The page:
Under a winter cold and between songs, with Mediterranean like a hymn turned almost into a psalm, a hundred or so followers of Joan Manuel Serrat waited in the street at midnight on Wednesday for his departure from the New York theater where his international farewell tour of the stage began, which will end in Barcelona on December 23th. Inside the Beacon Theatre, a century-old venue with almost 3,000 capacity seats —all occupied; tickets sold for months -, the singer-songwriter, the poet and minstrel, the storyteller and great seducer of the word reeled off more than twenty songs as a summary of his career, 56 years active, in which “no concert it has been one more, never [ha sido] a task of dressing”, he explained after the recital.
And faith that last night was not, at all. After more than two years without going out on stage (“since the fall of Joaquín Sabina at the Madrid concert” in February 2020, on the eve of the pandemic), Serrat made up for the confinement before a devoted audience, speaking of all the American accents. “I haven’t sung for two or three years, I’ve become a former debutante,” he said, drawing laughter from the audience. América will be the protagonist of half of the farewell tour —of the stages, but not of the music— of the noi del Poble Sec, with main dishes such as the four concerts that it will offer in Buenos Aires and for which there are hardly any tickets left.
I was born in Geneva, Switzerland, and despite spending the summer in the Mediterranean as a child, I have never lived on the coast of this sea. However, when I listen to “Nací en el Mediterráneo” by Serrat, I sing and dance it as if it were my anthem 🌊 pic.twitter.com/1rjeTkRZGa
– Sarah Yáñez-Richards (@SarahYanezR) April 28, 2022
Just like this April 27 (“festivities of the patron saint of Catalonia, the brunette, and also the date of my father’s death, 43 years ago”), a concert in which he was telling stories between song and song, to try to define what exactly that is, the material his career is made of —his life— and that has put a soundtrack to the existence of millions of people, on both sides of the Atlantic. That purpose, to explain the magic of what he has been doing for decades, allowed him to articulate the concert by inserting classics, such as Something personal Y for freedomthe latter in an apotheosis version; Lucy, Madam, Today could be a great day waves Lullabies of the Onion, on the poem by Miguel Hernández, with somewhat less popular treasures, such as the precious Romance of Curro El Palmoa sad couplet like all couplets, a direct echo of the post-war sentimental education that his friend Vázquez Montalbán claimed so much and that Serrat himself nurtured from his elders.
Songs of copla, also of flamenco: the melodies of the radio and the neighborhood patios that cradled him as a child and that, together with the lyrics of the great poets of Spain and Latin America, forged his sensitivity and aesthetics. At the concert there were memories for those who are no longer there: for the great Atahualpa Yupanqui, for Alberto Cortez, “for so many friends, more and more, that I lack.”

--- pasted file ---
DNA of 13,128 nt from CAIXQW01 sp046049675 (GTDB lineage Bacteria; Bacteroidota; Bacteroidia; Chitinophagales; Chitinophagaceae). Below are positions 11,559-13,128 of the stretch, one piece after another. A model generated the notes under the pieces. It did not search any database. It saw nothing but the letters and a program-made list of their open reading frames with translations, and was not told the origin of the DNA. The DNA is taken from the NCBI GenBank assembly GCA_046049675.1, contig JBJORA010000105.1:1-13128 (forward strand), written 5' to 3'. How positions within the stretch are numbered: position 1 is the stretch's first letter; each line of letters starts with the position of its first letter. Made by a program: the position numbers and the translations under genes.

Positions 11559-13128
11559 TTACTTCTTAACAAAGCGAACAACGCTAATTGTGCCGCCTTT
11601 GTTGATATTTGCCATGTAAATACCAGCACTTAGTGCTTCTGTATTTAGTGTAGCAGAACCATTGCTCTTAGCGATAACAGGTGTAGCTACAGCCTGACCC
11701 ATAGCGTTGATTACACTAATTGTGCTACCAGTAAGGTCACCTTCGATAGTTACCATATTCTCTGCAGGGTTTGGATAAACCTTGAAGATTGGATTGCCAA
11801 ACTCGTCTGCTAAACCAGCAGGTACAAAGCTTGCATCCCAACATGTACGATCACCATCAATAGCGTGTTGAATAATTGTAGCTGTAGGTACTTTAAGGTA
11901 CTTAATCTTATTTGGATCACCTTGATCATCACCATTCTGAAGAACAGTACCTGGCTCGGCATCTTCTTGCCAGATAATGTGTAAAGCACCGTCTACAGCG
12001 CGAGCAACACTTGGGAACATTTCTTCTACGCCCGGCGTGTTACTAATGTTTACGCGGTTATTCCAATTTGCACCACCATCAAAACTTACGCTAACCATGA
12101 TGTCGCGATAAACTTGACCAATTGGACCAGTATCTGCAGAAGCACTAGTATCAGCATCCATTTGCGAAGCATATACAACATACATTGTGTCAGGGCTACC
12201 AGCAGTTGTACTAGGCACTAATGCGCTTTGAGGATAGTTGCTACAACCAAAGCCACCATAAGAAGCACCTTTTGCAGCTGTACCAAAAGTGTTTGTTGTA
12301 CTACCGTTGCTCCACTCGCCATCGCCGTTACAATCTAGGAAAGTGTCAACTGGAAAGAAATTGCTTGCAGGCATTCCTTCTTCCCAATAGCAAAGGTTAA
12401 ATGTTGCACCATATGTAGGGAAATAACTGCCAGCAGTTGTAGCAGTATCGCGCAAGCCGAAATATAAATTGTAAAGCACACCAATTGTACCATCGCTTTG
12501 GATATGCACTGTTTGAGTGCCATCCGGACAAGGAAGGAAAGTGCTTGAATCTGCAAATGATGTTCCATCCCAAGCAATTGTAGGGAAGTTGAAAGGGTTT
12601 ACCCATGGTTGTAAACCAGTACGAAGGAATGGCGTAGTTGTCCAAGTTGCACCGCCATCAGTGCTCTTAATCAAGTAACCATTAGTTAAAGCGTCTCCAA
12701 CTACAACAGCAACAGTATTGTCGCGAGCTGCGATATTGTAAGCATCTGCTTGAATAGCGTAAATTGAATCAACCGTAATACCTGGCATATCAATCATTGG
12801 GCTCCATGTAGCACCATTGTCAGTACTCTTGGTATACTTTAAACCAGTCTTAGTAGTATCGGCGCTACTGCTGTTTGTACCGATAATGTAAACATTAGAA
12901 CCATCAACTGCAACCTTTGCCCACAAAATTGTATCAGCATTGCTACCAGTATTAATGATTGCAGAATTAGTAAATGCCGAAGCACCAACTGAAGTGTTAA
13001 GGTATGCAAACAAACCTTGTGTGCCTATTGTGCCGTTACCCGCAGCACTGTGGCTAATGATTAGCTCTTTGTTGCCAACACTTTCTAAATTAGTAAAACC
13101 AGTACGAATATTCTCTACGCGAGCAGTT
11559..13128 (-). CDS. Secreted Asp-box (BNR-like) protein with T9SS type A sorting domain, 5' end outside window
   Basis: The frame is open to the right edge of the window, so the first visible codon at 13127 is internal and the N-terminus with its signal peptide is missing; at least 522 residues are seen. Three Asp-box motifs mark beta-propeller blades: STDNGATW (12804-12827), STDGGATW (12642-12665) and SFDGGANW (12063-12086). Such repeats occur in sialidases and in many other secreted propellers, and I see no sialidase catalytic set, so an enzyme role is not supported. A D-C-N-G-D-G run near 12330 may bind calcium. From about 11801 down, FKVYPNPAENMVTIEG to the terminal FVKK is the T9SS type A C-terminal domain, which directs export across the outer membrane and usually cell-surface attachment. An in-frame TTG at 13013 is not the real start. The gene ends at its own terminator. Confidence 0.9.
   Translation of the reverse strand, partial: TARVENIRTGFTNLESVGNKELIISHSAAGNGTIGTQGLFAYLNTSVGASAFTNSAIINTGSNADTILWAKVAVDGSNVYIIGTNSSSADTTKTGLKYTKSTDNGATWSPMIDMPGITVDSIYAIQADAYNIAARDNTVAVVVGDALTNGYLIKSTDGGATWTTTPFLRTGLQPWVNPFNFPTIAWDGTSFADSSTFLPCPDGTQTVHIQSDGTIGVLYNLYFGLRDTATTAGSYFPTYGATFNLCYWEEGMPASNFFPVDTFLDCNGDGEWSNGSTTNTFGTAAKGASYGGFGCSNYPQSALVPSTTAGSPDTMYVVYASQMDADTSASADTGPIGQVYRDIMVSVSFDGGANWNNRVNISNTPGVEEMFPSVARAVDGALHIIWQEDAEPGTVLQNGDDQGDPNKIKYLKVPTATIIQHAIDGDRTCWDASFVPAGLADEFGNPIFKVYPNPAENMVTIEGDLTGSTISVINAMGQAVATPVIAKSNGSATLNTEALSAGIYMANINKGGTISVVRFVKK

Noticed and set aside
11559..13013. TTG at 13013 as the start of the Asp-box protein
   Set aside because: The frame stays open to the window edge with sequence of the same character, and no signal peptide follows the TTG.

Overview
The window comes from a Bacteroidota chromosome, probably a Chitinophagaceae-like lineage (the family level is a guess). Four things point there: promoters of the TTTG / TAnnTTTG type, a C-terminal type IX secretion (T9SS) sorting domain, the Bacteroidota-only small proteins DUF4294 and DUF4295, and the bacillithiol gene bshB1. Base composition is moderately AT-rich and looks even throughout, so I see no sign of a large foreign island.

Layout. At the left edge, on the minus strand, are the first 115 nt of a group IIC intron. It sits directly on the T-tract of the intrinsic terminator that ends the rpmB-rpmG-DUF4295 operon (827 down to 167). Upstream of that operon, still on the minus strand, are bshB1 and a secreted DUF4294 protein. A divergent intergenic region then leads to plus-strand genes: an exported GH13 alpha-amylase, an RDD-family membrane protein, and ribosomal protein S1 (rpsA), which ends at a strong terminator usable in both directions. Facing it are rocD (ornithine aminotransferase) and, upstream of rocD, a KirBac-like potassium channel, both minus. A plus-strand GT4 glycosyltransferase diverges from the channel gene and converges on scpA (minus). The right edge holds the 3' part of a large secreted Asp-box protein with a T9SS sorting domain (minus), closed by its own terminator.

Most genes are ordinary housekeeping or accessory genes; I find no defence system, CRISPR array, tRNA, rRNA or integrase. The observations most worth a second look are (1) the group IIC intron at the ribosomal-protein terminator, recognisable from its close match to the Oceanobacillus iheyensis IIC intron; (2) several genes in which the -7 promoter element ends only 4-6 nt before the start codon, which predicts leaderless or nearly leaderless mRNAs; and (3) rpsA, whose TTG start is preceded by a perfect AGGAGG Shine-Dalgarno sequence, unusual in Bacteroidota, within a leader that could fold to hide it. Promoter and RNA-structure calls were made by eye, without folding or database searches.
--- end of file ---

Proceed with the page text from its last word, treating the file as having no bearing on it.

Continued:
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the tenderness of Song of Bressolthe nanny inspired by her mother, a strong and fighting woman in the midst of post-war hardships, found her equivalent in the parental love of those crazy little onesone of the encores, and that also exudes a love stronger than life. Penelopeat the request of the public, was measured with the most groundbreaking and modern version —thanks to some excellent musicians— of Mediterranean, the soundtrack of many generations. “A song, according to the definition of the Academy, is the union of music and lyrics to be sung, but that is a marriage of convenience. A real song is when the music speaks and when the lyrics sing, when there is a story”. The trademark humor of the house weaved together a rosary of memories, memories and emotions, including those of loss.
Excited (“although you shouldn’t let yourself be carried away by emotion to put on a concert”), continually cheered by the audience, who interrupted their songs with applause or chanted them verse by verse, Serrat underlined his commitment to freedom and only stood Seriously for, when closing the concert after more than two and a half hours of reciprocal dedication —from the musicians and from the public—, to warn of the evils of the earth. “It hurts a lot to think about the filthy will that we will leave to our children. If at some point we meet again, I hope that the word tomorrow will be synonymous with life.”
did it with stop (Father), the song in Catalan that he composed in 1973, and which he sadly never imagined would remain relevant 50 years later. “The field is no longer the field / Tomorrow it will rain blood from the sky / The wind sings it crying”.
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Serrat conquers New York at the start of his farewell tour of the stages
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